Logical: problem solving through reasoning
Naturalist: classifying and categorizing data
Rhythmic: identifying and extending patterns
Spiritual: using contexts & connections before understanding
Visual: the ability to see, envision & imagine
NOTE: Only Linguistic & Logical are measured by old-fashioned IQ tests.
• This list is a way to categorize how humans natively become aware of, understand & process our environment. It helps to figure out where our weaknesses come from, but mainly to pinpoint natural strengths – seen in our preferred learning, behavioral & working styles – so we can make the best use of inborn preferences. Sadly, out of ignorance or necessity, many people are in jobs that go counter to those preferences.
EXP: A highly Body-Kinesthetic person may be stuck in a Logic desk-job, instead of being able to move around, such as a forest ranger, recreational leader, physical therapist, gym teacher…..
— or a Visual / Artistic person in a Linguistic position, instead of being able to dance, paint, act….
• Although each of us can access all 9 styles, no two people have the same amount of each.
— Some people are Mono-endowed, like being able to speak 4 languages – but it takes them awhile to calculate a tip, or like someone who’s a whiz with numbers – but can’t carry a conversation. If their single talent is honed & monetized, such people can become celebrated for incredible accomplishments
— A few are at the other end of the spectrum, ‘Renaissance’ men or women who can cross-access several Intelligences & are superior at almost everything they do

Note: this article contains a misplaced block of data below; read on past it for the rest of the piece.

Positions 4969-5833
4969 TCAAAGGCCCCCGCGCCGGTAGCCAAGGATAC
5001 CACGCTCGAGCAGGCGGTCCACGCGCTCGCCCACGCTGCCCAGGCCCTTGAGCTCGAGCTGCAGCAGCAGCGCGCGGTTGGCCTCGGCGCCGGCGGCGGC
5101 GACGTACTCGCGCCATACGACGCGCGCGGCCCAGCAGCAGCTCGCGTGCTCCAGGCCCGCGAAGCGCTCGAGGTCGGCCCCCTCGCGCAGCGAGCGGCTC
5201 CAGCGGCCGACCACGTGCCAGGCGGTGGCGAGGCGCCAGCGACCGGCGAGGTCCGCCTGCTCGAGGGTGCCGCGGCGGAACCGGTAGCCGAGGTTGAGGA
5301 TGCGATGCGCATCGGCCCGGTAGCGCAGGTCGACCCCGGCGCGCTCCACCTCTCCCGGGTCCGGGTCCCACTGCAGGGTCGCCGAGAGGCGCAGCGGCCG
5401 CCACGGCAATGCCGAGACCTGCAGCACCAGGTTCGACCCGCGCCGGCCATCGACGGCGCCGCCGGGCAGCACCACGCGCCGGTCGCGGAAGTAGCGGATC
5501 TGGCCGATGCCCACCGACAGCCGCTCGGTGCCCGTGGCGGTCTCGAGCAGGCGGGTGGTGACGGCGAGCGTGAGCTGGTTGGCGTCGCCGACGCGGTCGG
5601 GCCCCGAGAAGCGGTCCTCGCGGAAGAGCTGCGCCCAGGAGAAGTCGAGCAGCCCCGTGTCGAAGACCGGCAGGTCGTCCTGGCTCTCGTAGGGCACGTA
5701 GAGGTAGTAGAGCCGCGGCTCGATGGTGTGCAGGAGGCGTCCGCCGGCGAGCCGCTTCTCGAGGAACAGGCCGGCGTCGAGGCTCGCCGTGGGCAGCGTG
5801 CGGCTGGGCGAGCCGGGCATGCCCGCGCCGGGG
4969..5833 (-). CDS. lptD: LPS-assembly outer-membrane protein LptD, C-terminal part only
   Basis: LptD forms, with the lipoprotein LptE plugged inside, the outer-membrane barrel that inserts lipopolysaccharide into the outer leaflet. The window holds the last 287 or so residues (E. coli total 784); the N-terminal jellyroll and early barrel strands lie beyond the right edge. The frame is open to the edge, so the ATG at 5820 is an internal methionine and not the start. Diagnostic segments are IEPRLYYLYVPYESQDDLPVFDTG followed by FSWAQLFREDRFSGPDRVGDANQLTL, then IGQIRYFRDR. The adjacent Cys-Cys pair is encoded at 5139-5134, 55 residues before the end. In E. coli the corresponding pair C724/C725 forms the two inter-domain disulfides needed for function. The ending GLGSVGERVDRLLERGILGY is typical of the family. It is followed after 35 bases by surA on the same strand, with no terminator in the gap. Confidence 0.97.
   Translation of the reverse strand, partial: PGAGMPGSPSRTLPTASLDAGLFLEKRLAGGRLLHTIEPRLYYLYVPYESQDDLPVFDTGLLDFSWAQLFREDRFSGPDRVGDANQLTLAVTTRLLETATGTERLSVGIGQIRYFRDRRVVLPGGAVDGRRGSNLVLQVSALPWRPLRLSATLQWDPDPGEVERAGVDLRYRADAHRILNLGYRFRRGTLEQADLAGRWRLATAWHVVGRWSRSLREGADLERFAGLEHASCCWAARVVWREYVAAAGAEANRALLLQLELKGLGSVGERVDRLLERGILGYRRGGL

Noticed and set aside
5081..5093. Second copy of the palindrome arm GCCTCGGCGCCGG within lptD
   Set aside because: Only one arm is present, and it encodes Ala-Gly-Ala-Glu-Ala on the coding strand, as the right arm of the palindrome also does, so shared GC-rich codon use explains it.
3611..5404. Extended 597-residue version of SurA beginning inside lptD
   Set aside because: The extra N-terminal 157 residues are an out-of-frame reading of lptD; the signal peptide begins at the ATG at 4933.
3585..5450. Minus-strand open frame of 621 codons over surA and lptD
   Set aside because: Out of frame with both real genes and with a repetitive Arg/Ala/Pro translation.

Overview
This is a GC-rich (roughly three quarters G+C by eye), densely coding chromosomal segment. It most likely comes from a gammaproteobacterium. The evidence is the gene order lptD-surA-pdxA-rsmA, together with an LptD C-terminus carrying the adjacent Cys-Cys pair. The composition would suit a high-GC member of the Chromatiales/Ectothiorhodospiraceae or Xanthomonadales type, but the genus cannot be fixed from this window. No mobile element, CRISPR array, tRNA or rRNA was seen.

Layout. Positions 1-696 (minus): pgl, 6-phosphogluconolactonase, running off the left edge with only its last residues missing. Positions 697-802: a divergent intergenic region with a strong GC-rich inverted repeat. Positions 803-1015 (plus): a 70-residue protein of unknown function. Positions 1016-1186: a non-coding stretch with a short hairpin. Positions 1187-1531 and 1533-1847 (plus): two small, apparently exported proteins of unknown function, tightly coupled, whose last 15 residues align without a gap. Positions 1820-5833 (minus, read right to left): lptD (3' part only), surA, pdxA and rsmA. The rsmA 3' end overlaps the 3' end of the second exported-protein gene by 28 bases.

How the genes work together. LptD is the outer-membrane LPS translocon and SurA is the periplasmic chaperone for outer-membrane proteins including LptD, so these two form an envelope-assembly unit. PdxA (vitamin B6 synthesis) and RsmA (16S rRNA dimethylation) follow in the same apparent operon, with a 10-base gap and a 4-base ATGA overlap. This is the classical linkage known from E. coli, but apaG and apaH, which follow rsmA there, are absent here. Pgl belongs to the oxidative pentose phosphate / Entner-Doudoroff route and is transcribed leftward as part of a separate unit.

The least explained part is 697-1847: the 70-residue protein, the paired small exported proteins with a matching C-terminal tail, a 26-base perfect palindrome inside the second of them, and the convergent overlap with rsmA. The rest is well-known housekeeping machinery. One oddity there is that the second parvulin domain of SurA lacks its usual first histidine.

— The rest of us have one or two dominant talents, which serve us well if we have the opportunity to freely express them
• Dr. Gardner tells us that I. involves problem solving – creating ‘products’ when expressed in a context-rich & natural setting. What other scientists used to think were just soft-skills, such as the Inter- or Intra-personal ones, Gardener realized were actually types of Intelligences.
EXP: Being a math whiz gives the ability to quantify the world, but so does being people-smart, just from a different perspective. So someone with Intra-Personal talent may not be able to calculate the rate at which the universe is expanding, but will be able to find someone who can!
These 9 categories also give a way to recognize & own potentials many of us left behind in childhood (love for art, computers…), & can now take the opportunity to develop.
Since different areas of Is are related to each other it’s possible to increase it in one area by developing another, because many problems can be dealt with in more than one way.
— One third-grade teacher found her students’ scores on a math test (logical) nearly doubled after giving them training in visual (spatial) skills with a microcomputer program
— “Early music training (for 3-year olds) prepares young brains for spatial & abstract reasoning skills crucial to engineers, scientists & mathematicians.” ~ study from U of Cal. Irvine
— “An enriched environment that helps very young children develop each area of talent or intelligence is one of the best possible investments in their future” ~ Ron Fitzgerald, D.Ed.
NEXT: Multiple Intelligences (Part 3)